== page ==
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Managing Medicare's Costs

Controlling drug costs: discovering substitutes for brand-name drugs (3 of 3)

Pharmaceutical manufacturers spend more each year for advertising than they do for the research and development of new drugs. And the amounts they spend are substantial. According to a Kaiser Family Foundation 2010 study (page 4), drug companies spent $10.9 billion on advertising in 2009, with their costs of direct-to-consumer advertising having more than doubled since 1999.

Creating television ads for a prescription drug begins with a careful and sometimes lengthy process. The initial phases of ad creation rely heavily on consultants and focus groups to design and pre-test each ad.

But once an ad is televised, it starts to generate revenue quickly, unlike R&D expenditures whose returns are in the distant future. Because the ads generate immediate responses and purchases, drug manufacturers can fairly quickly gauge the success of individual ads. By using this information as well as feedback from additional focus groups, they are able to modify the ads to enhance their appeal, in many cases creating separate versions of each ad for specific demographic groups.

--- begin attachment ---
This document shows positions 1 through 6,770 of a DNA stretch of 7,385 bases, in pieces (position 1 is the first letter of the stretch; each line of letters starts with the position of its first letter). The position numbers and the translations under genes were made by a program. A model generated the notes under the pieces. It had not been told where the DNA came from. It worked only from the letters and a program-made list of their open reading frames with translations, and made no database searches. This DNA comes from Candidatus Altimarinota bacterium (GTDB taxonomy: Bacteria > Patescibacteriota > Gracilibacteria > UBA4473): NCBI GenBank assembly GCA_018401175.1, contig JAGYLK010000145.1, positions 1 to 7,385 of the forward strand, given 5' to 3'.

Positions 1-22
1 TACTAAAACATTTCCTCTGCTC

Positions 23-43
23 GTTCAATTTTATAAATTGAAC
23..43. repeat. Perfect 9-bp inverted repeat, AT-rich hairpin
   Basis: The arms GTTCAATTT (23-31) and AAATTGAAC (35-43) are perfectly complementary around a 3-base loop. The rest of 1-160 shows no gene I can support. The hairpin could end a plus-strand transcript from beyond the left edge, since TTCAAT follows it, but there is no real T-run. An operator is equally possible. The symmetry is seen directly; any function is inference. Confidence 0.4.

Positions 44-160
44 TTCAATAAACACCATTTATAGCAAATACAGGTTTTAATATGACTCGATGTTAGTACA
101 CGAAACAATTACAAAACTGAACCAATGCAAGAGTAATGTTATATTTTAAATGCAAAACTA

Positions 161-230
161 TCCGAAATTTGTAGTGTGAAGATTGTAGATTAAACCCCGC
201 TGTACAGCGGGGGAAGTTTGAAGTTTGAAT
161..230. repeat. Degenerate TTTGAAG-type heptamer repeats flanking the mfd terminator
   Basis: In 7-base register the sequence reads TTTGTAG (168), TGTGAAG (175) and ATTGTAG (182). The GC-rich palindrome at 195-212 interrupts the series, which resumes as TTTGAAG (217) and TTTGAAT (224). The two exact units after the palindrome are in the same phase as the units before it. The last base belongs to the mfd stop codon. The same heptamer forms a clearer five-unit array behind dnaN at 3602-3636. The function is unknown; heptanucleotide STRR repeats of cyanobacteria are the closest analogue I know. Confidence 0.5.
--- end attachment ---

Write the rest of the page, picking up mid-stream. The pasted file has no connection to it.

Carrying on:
Consumers are susceptible to this sophisticated marketing, and they often respond by asking their doctors to prescribe an advertised drug. For retirees viewing these ads in their living rooms, the tendency to ask physicians for certain prescriptions is strong. The reason is that the drugs most frequently advertised on television are to treat conditions common among older people — arthritis, pain, osteoporosis, acid reflux, high cholesterol, and depression. Consequently the ads have a receptive audience among Medicare enrollees.

One 2008 analysis (page 8) found that doctors complied 39% of the time when their patients requested a prescription drug they’d seen advertised. In a more recent Consumer Reports survey, 20% of the respondents said they had asked their physicians to prescribe drugs that they’d seen advertised, and that the physicians had prescribed the requested drugs 59% of the time.

Retirees should be cautious in asking their doctors to prescribe drugs simply because they’ve seen a persuasive advertisement, perhaps one that includes phrases such as “proved effective in clinical trials,” or “nine out of ten doctors recommend this drug.” The claim that a drug has been proved effective is meaningless, since the FDA does not permit the sale of drugs unless they have succeeded in clinical trials.

And even if nine out of ten doctors may recommend a drug, it’s not necessarily the only drug they recommend for a specific medical condition. Physicians often have several drugs they prescribe for particular conditions, and they choose the one that best matches the patient’s medical needs. It is not unusual, for example, for physicians to prescribe different blood pressure medications for different patients.